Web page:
1. Speak clearly and loudly enough for the Magistrate to hear you. The microphone does not amplify your voice and is only there to record the proceedings for a transcript. The Magistrates also usually takes notes so its important not to talk too fast.
  2. Listen to questions carefully. If you do not hear the question, or misunderstand it, politely ask for it to be repeated. Don’t guess what was asked as your answer will be important.
  3. Ensure you understand the questions. If you do not understand, ask the Magistrate to put it another way or rephrase the question in another way.
  4. Keep your answers to the point and do not elaborate unless it is necessary. It is important to answer questions directly and not go off on a tangent.
  5. In summary, remember to listen to the question, make sure you understand the question and then answer the question directly.

In most if not all court hearings, what is said is recorded and can be later transcribed. A respondent can request a transcript of an interim hearing (by completing a form 1) at no cost.

It is therefore important not to reveal any personal details such as your address, phone number or place of work or education if these details are not already known to the respondent. The court will usually delete these details if they are accidently revealed.

Court attendance

The Magistrate or Justices of the Peace will ask you questions to see if they should grant an interim FVRO. If you have a lawyer representing you at the interim, your lawyer will ask you questions.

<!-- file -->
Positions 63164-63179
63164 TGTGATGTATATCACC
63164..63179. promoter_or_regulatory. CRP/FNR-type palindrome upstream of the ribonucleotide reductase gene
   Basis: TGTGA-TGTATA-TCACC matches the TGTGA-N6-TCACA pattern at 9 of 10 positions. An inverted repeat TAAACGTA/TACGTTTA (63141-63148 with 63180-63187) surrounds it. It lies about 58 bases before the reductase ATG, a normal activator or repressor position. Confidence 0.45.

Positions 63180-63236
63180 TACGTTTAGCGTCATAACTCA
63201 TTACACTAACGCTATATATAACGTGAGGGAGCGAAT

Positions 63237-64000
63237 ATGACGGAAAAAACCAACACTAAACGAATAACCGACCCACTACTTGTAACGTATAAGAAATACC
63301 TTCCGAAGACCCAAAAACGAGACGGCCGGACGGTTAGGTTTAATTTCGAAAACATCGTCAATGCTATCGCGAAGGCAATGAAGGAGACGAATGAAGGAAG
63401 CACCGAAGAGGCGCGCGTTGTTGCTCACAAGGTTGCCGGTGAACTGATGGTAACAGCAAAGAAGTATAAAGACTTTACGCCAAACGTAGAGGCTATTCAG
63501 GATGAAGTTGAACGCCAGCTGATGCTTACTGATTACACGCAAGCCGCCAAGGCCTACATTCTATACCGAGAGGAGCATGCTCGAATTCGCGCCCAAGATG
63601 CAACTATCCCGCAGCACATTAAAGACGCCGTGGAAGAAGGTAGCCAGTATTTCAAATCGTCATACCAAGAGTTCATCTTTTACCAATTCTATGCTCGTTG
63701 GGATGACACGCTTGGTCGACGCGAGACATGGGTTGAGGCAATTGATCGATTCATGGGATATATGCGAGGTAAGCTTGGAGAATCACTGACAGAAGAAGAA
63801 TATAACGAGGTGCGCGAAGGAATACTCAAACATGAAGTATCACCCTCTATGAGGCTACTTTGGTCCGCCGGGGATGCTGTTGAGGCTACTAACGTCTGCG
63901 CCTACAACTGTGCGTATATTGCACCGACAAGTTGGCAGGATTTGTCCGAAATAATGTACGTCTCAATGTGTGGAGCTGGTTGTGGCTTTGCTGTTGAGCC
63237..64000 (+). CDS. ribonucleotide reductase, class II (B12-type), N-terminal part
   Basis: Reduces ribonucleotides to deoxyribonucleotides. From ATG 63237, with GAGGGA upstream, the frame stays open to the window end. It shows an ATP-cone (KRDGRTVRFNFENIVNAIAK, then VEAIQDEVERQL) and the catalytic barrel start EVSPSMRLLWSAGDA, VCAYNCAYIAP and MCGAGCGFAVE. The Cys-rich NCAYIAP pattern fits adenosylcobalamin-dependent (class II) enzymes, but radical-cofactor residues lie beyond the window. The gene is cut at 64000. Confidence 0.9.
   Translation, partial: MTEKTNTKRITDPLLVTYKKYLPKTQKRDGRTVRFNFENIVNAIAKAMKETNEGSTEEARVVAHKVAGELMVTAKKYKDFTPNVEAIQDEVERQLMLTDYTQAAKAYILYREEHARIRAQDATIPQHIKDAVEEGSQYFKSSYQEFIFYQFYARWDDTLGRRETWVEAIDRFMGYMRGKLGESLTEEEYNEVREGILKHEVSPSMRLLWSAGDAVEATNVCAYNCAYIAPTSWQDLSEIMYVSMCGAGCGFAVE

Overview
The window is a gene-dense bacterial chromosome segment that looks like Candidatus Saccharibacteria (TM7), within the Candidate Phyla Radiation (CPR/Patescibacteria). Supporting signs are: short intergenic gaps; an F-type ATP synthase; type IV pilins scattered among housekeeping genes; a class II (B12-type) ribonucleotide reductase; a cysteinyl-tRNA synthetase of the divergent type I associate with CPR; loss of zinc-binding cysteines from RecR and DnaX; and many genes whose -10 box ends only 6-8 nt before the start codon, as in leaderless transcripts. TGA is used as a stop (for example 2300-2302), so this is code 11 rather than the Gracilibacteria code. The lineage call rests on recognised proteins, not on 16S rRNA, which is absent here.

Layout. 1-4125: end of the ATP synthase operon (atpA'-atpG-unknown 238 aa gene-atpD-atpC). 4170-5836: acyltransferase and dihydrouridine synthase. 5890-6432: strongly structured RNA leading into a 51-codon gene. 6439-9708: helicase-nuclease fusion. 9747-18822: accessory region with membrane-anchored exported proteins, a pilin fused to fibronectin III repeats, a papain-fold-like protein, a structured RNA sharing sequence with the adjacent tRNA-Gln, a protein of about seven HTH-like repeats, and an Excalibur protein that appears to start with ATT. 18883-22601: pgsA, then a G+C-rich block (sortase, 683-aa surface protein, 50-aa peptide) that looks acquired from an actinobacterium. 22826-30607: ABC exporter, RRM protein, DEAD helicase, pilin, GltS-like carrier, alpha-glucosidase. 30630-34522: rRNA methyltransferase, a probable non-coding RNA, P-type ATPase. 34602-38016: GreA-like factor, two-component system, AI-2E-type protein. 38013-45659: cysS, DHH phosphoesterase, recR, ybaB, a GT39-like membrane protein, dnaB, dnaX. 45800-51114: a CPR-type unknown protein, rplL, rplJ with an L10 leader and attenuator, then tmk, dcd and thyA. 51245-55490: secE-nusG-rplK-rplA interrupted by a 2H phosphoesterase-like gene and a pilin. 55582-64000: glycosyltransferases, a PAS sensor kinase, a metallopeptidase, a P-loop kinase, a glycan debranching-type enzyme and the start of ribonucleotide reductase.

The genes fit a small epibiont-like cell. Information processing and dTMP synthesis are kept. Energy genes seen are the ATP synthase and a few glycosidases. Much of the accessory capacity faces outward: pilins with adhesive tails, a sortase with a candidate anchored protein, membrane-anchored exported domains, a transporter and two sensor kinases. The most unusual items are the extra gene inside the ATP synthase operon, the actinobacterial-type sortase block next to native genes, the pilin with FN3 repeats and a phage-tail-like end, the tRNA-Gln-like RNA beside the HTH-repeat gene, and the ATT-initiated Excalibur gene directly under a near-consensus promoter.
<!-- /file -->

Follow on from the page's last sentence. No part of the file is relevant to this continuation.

The Magistrate or Justices of the Peace are required to assess whether you meet the criteria for the grant of an interim FVRO. This means they need to decide whether:

  1. the other party has committed an act of family violence against you and whether the other party is likely to commit family violence against you in the future; or
  2. that you have reasonable grounds to apprehend that the other party will commit family violence against you unless a FVRO is granted.

If the court is satisfied if either of the above based on your evidence and or your affidavit (if applicable), it must grant the FVRO unless there are special circumstances.

What is family violence?

Family violence means violence, or a threat of violence, by a person towards a family member of the person or any other behaviour by the person that coerces or controls the family member or causes the member to be fearful. Examples of family violence include:

  1. an assault against the family member;
  2. a sexual assault or other sexually abusive behaviour against the family member;
  3. stalking or cyber-stalking the family member;
  4. repeated derogatory remarks against the family member;
  5. damaging or destroying property of the family member;
  6. causing death or injury to an animal that is the property of the family member;
  7. unreasonably denying the family member the financial autonomy that the member would otherwise have had;
  8. unreasonably withholding financial support needed to meet the reasonable living expenses of the family member, or a child of the member, at a time when the member is entirely or predominantly dependent on the person for financial support;
  9. preventing the family member from making or keeping connections with the member’s family, friends or culture;
  10. kidnapping, or depriving the liberty of, the family member, or any other person with whom the member has a family relationship;